It's been 4 months and 22 days since I've come back from Italy and I can't wait to go back. Thanks to the ECC, I made friends worldwide, and my family has expanded. The experience I acquired did not only shape my professional career but has shaped me as a person.

Do not hesitate to reach out to me on Facebook (Victoria Matiz) to hear more or ask questions about this incredible experience.

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Yes, I recommend this program

I still can't get over it

I worked for the ECC as a Camp Director during the summer of 2019 for 6 weeks and they were the best 6 weeks I've had in my entire life. I had never traveled outside of the North-American continent (let alone traveled alone), so it was a very out-of-my-comfort-zone decision from my part, but I regret absolutely nothing. It was probably the best spur of the moment decision I've taken in my whole life. Working at an ECC summer camp isn't any regular job. Every single camp I worked in had a very dynamic atmosphere. The kids were all lovely and I got to meet some very bright minds. I also got to walk around beautiful towns in Italy, seen as I had to go buy supplies for camp quite regularly. I miss my early walks to the local stationery shop to get what I needed for the day. I looked forward to going to work every morning, even if, obviously, we had our small problems arise. It's not realistic to think that everything will go smoothly, but I actually think that that's what makes this experience so great. I grew so much as a person and I developed skills that I know will be an asset at any future job I have. Other than enjoying work, I think host families really seal the deal. I have never met people that are so open and welcoming as my 3 host families were. They all took me in as if I were there child and I was very soon integrated into family dinners, family outings, and meeting family friends. Were it to go to the beach, to supper, to an opera at a vineyard, or to a local festival, every single moment outside of camp I spent with them. They made being abroad way less scary, as they supported me and cared for me like I would have never imagined. Needless to say, it was quite painful to have to leave them after the 2 weeks were over. Every time we had to take a moment at the train station to cry it out and say good-bye. Not forever, however! I am actually still in touch with all three families and we keep each other updated, planning when we will see each other again.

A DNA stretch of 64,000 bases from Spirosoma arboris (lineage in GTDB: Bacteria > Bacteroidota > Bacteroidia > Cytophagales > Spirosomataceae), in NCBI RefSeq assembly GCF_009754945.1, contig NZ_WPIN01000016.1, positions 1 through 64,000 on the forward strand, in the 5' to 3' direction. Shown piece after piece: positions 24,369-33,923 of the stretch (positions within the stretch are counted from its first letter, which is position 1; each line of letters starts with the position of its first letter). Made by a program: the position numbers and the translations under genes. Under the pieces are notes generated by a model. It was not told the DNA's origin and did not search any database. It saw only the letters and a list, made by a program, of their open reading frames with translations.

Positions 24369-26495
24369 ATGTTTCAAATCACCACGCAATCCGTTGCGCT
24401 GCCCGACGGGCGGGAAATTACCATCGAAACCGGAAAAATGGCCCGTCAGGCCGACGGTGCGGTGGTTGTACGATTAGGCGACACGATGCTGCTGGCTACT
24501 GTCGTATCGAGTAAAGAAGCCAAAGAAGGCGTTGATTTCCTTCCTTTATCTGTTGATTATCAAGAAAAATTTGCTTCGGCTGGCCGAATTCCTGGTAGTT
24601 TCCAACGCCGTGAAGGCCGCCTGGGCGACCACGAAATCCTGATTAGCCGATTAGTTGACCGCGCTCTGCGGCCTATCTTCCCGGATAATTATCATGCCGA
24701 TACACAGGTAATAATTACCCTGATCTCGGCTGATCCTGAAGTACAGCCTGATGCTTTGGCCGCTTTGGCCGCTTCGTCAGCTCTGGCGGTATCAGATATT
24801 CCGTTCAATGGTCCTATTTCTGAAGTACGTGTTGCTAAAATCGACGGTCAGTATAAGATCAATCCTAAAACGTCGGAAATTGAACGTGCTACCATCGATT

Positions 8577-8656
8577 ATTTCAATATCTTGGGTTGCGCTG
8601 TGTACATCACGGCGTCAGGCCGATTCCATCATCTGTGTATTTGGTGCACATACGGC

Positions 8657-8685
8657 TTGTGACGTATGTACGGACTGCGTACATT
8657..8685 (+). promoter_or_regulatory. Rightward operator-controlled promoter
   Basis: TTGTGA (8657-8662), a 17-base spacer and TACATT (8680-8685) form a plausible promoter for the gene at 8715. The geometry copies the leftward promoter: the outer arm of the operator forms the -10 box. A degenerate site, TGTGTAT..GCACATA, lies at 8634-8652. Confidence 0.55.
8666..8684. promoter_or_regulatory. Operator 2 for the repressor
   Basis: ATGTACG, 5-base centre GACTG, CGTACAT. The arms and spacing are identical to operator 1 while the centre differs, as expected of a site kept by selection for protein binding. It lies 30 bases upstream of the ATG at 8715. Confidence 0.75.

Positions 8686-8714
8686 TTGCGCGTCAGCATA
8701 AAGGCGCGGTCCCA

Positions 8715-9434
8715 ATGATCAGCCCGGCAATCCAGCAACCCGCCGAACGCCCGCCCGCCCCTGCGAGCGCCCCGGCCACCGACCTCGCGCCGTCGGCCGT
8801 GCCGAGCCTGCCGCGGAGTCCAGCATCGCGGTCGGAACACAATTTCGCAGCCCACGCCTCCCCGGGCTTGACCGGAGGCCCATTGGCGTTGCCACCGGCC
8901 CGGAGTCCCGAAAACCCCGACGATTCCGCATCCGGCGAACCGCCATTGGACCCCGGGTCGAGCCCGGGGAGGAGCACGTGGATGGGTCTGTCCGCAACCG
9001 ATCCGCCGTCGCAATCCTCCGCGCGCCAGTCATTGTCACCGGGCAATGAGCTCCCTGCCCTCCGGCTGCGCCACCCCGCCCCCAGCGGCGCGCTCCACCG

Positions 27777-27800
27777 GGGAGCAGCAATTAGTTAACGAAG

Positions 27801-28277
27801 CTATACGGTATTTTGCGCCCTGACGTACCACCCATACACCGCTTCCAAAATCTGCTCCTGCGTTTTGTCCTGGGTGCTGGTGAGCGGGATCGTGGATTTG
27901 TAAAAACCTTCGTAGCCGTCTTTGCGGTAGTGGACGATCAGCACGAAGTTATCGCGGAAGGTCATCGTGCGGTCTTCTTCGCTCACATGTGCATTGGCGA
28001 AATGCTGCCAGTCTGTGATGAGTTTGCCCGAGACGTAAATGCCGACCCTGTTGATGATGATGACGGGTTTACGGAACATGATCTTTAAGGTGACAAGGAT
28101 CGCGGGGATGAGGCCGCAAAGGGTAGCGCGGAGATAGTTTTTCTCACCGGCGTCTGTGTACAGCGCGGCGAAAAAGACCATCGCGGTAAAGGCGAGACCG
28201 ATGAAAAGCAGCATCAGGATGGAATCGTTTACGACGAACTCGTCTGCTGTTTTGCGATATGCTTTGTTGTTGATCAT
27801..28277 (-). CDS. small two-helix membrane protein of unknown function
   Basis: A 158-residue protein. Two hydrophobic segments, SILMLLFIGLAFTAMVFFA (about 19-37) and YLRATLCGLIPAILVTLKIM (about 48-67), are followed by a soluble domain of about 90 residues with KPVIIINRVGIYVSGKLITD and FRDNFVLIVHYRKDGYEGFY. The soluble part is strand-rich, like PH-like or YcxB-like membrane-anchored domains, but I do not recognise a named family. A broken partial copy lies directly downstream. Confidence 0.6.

To put all of my thoughts into a few words, this experience allowed for me to make incredible friendships that I will never forget, meet incredible families that I love as much as I love mine, work in one of the most beautiful countries in the world, and eat as if there was no tomorrow. Hands down, the best experience of my life so far.

What was your funniest moment?
In one of the first mornings at my last host family's house, I woke up by a very abrupt knocking on the door. At first, I thought I was imagining it because no one in the house was reacting to it, but then I saw that the tutor who was staying with me also woke up, wondering what was happening. The more time went, the louder the knocking got. Then the phone rang multiple times, then the intercom also rung multiple times. It was a cacophony of the phone ringing, door knocking, and the intercom. This went on for a good 30 minutes (take into account it was 6 am) because neither I nor the other tutor knew what to do because no one else had woken up in the house. Eventually, she pushed me to answer the intercom, seen as I speak Italian. We both approached the door very slowly until I reached the intercom and asked who it was, only to find out it was our host dad! He had forgotten his suitcase and keys at home and he was in a rush to drive to Milan since he had a meeting to get to. That's why he was so violent about the knocking and ringing. He also tried calling our host mom but to no avail. We laughed about this incident for so long the whole 2 weeks we were with them. To this day, no one understands how our host mom and our host sister did not wake up through that half-hour of loud noise, and I and the other tutor still laugh about how absurd the whole situation was.
Read my full story
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Yes, I recommend this program

The dream job

I seriously can not recommend this company enough...I’ve worked with them for 2 years now and I’m hoping to return for a third! For anyone who likes working with children, getting to travel/live in another culture and making lifelong friends, this job is definitely for you. This previous summer, I did 6 camps with the company and I still don’t feel like it was enough!
Nate and Ashleigh are two of the greatest people ever and you are seriously looked after with this company. From start to finish, there is constant communication between you and they try their hardest to accommodate for everyone and make sure you have a great summer.
I still can’t believe how lucky I am to have had some of the experiences and opportunities this job gives you...I’ve been to places that I never would have though of visiting and my host families have taken me to do the most incredible activities.